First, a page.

Small reflection on Fair Income for Farmers I

Last week Wednesday the introduction of the fair income for farmers events took place. Even though it was very sunny and warm outside, still quite some people showed up. First, Elske introduced the topic. It was surprising to hear that so many farmers in the Netherlands earn below the minimum, especially if you don’t take into account the subsidies. Income for farmers is not only a problem in this country, but also worldwide. When Elske started to farm, she only earned 5 euros per hour and thus could not even pay experience nor a pension. Her choice to become a farmer was thus mostly idealistic, which is probably similar to a lot of young farmers nowadays.

Then the documentary started. We heard about the story of 4 farmers that worked on CSA’s in Renkum and Ede: Elske, Esther, Klarien and Maria. Even though, these farms are very ecologically sustainable and produce with hardly any inputs, they weren’t financially sustainable. Esther mentioned in the documentary that it took her 3 years before she was only breaking even and could actually earn something for herself. The solidarity payment system tries to fix these issues, by giving the farmers produce for free and letting the people decide how much they are willing to give. The farmer only to wants to get the costs covered and that he/she gets a fair income per hour. Therefore, it is solidarity not only to the farmer, but also to people buying the produce, as people with lower incomes can also afford organic products. The farms that were used in the documentary are all small scale CSA’s. Klarien also called them “human scale farms”, as it is agriculture on a human scale, reconnecting ourself with our surroundings.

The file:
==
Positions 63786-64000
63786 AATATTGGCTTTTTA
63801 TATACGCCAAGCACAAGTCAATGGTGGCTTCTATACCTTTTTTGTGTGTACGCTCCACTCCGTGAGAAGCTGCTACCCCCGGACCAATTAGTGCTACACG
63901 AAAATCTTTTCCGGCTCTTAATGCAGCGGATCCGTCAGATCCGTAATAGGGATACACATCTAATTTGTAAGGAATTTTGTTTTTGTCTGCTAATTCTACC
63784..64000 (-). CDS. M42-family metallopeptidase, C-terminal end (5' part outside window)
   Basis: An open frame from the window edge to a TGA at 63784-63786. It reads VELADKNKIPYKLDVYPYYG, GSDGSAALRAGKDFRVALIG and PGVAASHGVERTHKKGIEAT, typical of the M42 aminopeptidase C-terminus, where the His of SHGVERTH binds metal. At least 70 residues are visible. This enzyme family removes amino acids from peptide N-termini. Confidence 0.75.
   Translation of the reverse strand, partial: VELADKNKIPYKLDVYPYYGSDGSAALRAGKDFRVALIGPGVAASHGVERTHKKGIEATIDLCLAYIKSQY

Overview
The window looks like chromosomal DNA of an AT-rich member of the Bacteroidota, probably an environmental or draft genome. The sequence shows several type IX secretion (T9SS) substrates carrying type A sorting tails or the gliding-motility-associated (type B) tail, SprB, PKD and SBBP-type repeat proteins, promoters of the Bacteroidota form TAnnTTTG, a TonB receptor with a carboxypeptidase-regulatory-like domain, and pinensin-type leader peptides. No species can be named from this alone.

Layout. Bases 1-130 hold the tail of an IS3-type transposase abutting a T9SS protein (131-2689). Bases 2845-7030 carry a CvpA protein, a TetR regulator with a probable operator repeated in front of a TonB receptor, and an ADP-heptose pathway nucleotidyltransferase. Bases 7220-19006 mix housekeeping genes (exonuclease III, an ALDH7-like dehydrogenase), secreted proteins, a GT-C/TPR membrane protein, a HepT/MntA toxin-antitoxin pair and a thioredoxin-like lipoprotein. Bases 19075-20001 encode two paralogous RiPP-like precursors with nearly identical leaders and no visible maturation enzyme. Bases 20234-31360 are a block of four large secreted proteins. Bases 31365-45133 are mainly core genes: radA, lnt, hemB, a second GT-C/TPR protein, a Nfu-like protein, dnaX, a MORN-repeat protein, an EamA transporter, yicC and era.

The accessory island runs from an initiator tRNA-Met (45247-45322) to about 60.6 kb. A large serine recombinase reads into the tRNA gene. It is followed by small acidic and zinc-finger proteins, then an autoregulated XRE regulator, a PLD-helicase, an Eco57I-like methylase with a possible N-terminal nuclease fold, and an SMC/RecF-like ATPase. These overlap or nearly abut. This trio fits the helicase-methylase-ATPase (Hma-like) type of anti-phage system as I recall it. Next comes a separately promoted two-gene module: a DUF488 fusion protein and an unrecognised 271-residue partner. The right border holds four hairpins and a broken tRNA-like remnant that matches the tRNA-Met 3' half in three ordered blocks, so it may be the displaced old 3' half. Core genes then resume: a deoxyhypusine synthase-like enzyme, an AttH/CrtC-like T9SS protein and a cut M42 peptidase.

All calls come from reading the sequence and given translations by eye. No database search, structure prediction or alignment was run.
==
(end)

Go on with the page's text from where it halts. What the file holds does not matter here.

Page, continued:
In the discussion that we had after the documentary we came to the conclusion that income issues are not only a problem in the global south, but also in the Netherlands. It was interesting that also some farmers showed up, and they could relate well to the things said in the documentary. We discussed about the power of supermarkets, possibilities of shorter supply chains and young farmers that already seem to accept that they hardly get paid anything.

The documentary is available on Youtube via this link: